Tech can be scary. I’ve seen extremely successful people shut down when the conversation turns to changing their marketing practices to integrate technology. While using technology in marketing is change, it’s certainly not an eraser. When you're using it the right way, you're not changing your message or erasing a process, you're just adjusting the way you present it to your audience so they can intake it more effectively. That’s the technological sweet spot — take something good but aging and make it better, like chocolate covered bacon. Let's explore a few technologies you might find useful to communicate your marketing message.View the Episode Goodie Bag >> Hosted By
Tech can be scary. I’ve seen extremely successful people shut down when the conversation turns to changing their marketing practices to integrate technology.
While using technology in marketing is change, it’s certainly not an eraser. When you’re using it the right way, you’re not changing your message or erasing a process, you’re just adjusting the way you present it to your audience so they can intake it more effectively. That’s the technological sweet spot — take something good but aging and make it better, like chocolate covered bacon.
Let’s explore a few technologies you might find useful to communicate your marketing message.
Video is one technology everyone’s familiar with. It’s been around forever and is becoming more and more accessible for the average business owner to utilize. Video production software is available for all kinds of devices in a huge range of prices and options. Cameras and drones are easier than ever to use and more affordable as well. Drone footage is increasingly popular in construction — it tells an amazing story, one that’s difficult to capture from the ground.
A video isn’t really marketing until you show it to people, and the available placements are endless. You can put it on your website, use it in your ads, place it on YouTube, or play it on a digital display at a trade show.
Digital display is replacing print in so many places: digital billboards, menus, schedules, heck, even in the aisles at Walmart.
Digital display offers a level of flexibility print just can’t accommodate. They can be adjusted seasonally, for events, or to rotate different messages continually, so your marketing real estate isn’t locked into just one message FOREVER.
When people think of apps, they usually think of something they download on their phone. But applications are actually far broader than that. An app can be in a website, phone, kiosk, or computer. Regardless of where your audience uses an app, the goal is an interaction between your customer and the information they want or need.
Apps can educate and train or allow people to purchase products. We create website apps for our clients to streamline events and employment application processes, or to estimate prices and materials.
For example, one of my long-time clients sells mulch, and on their website there’s an app allowing visitors to calculate how much mulch they’ll need for a project. After estimating, customers can use the shopping app to place their order online instead of calling it in.
Techies love to talk about virtual reality, and from a marketing perspective, it’s quite powerful. Virtual reality gives participants a unique experience with your product or service. While video tells a story, virtual reality allows participants to be a part of the story and feel it.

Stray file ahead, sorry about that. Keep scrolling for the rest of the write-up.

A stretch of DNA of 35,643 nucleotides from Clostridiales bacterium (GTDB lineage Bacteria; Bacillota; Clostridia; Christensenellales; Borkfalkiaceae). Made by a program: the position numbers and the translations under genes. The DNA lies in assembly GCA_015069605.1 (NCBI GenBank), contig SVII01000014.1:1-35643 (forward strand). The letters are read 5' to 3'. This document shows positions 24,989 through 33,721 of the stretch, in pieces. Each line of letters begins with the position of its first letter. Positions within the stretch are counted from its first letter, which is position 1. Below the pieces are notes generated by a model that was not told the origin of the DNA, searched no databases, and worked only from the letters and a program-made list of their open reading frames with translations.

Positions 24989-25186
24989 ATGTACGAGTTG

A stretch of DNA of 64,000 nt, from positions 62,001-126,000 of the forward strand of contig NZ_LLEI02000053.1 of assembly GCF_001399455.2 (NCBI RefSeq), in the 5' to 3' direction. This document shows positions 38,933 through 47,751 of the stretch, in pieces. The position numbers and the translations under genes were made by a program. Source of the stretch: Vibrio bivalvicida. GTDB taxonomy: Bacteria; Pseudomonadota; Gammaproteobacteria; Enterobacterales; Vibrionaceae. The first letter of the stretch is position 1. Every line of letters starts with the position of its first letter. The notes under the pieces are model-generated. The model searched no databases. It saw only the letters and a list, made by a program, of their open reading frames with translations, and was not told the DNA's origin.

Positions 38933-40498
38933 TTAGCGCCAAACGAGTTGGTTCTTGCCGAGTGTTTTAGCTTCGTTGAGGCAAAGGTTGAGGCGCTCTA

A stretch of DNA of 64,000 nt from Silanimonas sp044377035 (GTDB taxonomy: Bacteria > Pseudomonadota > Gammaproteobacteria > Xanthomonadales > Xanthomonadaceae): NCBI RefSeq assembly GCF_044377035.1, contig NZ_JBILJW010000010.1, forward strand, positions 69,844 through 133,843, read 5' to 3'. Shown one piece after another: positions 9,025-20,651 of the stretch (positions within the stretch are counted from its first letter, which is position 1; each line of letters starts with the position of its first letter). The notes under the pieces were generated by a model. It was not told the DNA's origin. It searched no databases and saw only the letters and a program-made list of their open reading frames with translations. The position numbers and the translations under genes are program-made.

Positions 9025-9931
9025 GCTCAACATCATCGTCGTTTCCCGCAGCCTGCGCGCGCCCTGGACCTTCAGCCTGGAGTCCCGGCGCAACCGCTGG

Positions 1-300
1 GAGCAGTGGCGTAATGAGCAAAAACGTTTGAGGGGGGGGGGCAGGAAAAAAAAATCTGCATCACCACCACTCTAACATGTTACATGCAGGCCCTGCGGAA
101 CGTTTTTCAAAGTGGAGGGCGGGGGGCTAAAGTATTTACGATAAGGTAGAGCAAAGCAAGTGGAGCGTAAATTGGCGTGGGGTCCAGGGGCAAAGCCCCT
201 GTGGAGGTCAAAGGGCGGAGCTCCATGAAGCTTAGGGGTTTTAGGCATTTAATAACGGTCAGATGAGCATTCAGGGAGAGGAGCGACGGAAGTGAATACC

Don’t just tell them what it would be like working through the night on a paving crew – show them. Cars zooming by, lights flashing. Let them feel their heart beat faster as they experience the situation through virtual reality.
Augmented reality allows people to see what something could be like. For example, many furniture companies offer apps that let you augment reality so you can see what their furniture would look like in your house before you buy it. What could you show people to help close the deal? How their home would look with a new color of siding or a refinished driveway might support and speed up your sales process.
When games are applied to marketing, players are able to experience situations and learn from them.
You might use a game to train employees and reinforce safety protocols, or to emphasize to the general public how their driving decisions impact work zones. You could create an experience that allows participants to drive a car while being distracted with texts or kids screaming. Then show them the outcomes of their responses to certain situations. Sure, you can give participants the same information in a pamphlet or flyer, but having them physically experience it and make a choice creates a visceral effect that’s tough to achieve with other forms of technological marketing, aside from virtual reality.
Kiosks help you check in at the airport, check out at Walmart, and even place orders at fast-food restaurants. Every day, kiosks create convenience by improving customer experiences and streamlining processes. After all, the best type of marketing is a happy customer!
That same technology can be utilized for your marketing. Using a kiosk, you could guide customers to purchase appropriate products based on selected criteria or educate them about your building process. You could use a digital kiosk to allow people to interact with your portfolio at a tradeshow or apply for a job with your company.
Don’t lead with technology, begin with your message. Then pair it with the technology that communicates the message most successfully to your audience. Whether you’re taking an old flow chart and turning it into a self-guided tour, or shifting away from handwritten applications to an online employment app — keep what’s good and pair it with technology to communicate your message more effectively. Like that chocolate covered bacon — bacon, but better.
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